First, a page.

On our cruise (on Carnival's Celebration in February '99) the cruise line offered four different Stingray City excursions at an average cost of about $33 per person. You could book your own excursion once you got ashore - no doubt at a cheaper price - but I for one didn't want the hassle, or the loss of time, and the possible risk of not getting on any tour.
OTHER SHORE EXCURSIONS
As indicated above, you could snorkel or not on the Stingray City tour. Other ship's tours will take you snorkeling to see the wreck of the "Callie" and Pirate's Reef - with equipment provided. Prices were about $30 per person. Do-it-yourself snorkeling places recommended by Carnival were:
Eden Rock - 7 blocks from the dock (to your right - facing the land). Entry is free, and showers and lockers are available (not for free!). The location can be recognized by two flags on the roof, one is red with a white stripe, and the other white with a blue stripe.
Paradise - Just before Eden Rock with snorkeling almost equal to Eden Rock. Great restaurant, bar and beach.
Cemetery Reef - take a taxi (about 15 minutes, $5 to Seven Mile Beach). Ask your taxi driver to pick you up for the return trip but do not prepay.
The Cayman "walls" (sides of underwater mountains) are reputed to be the best diving sites after Australia's Great Barrier Reef and the Red Sea. Grand Cayman looks after more than 75,000 divers each year. While there are many dive shops you can contact ahead of time, there are usually scuba excursions both for beginners and certified divers, offered by the ship's tours. Costs were about $65 for Carnival's scuba tours.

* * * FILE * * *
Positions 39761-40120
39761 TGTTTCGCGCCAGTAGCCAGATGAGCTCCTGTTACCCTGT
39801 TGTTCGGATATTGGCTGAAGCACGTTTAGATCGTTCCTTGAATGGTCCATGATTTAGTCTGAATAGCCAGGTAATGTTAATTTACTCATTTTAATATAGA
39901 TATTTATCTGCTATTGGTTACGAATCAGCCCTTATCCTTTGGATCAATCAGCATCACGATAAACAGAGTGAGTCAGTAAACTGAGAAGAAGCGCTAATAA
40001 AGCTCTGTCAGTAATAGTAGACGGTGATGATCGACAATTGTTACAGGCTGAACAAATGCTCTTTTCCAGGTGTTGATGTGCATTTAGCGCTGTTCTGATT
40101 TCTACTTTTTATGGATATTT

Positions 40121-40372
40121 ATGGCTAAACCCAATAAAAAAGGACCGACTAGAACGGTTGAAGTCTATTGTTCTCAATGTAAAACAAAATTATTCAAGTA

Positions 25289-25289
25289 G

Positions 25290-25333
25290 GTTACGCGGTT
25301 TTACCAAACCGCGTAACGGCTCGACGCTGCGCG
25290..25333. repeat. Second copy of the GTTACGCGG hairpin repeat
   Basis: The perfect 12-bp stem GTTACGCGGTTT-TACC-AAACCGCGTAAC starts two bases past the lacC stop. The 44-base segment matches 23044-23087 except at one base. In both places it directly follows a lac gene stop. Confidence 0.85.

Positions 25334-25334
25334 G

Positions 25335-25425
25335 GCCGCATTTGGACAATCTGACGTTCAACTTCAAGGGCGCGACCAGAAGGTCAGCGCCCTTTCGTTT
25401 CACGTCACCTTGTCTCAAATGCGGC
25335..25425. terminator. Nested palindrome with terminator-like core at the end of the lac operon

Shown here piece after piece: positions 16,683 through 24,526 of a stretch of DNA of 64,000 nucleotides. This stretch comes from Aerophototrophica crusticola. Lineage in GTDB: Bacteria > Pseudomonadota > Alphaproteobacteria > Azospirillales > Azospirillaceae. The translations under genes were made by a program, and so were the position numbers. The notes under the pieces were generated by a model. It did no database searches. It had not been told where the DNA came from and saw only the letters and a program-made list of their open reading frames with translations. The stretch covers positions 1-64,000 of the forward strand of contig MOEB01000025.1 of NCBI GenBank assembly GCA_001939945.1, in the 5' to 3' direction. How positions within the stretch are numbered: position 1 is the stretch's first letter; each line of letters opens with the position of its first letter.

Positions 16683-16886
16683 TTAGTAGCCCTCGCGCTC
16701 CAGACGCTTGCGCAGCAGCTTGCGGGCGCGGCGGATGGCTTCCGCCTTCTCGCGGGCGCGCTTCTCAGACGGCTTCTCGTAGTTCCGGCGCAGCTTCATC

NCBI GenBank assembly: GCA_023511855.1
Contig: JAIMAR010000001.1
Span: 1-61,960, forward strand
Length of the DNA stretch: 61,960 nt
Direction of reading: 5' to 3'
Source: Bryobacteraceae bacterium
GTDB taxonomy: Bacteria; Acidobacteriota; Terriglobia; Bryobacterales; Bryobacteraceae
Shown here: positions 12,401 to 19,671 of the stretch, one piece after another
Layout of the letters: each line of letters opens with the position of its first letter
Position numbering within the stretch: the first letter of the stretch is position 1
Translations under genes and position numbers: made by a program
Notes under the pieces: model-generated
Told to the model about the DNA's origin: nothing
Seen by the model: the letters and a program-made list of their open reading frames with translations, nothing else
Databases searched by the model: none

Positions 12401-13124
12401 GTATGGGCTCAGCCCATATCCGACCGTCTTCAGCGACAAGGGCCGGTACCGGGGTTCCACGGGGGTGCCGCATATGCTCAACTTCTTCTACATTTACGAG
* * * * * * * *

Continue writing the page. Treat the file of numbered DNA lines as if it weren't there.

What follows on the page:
Atlantis Submarines provided a variety of underwater trips. Two versions, both going to a depth of about 100 feet, are usually operated - one features high-tech extras such as divers moving about on underwater scooters and communicating with passengers via wireless underwater phones. The other version visits the reef near Stingray City. Cost is about $70 a person (this is a great experience - I tried it in Barbados and loved it). For something really unusual (and expensive) Atlantis also operates two deep-diving research submersibles which carry two passengers and pilot, and goes as deep as 800 feet. Each dive visits the wreck of the Kirk Pride, a cargo ship which sank in 1976 and is now lodged on a rock ledge at 780 feet. These special dives cost $295 per person.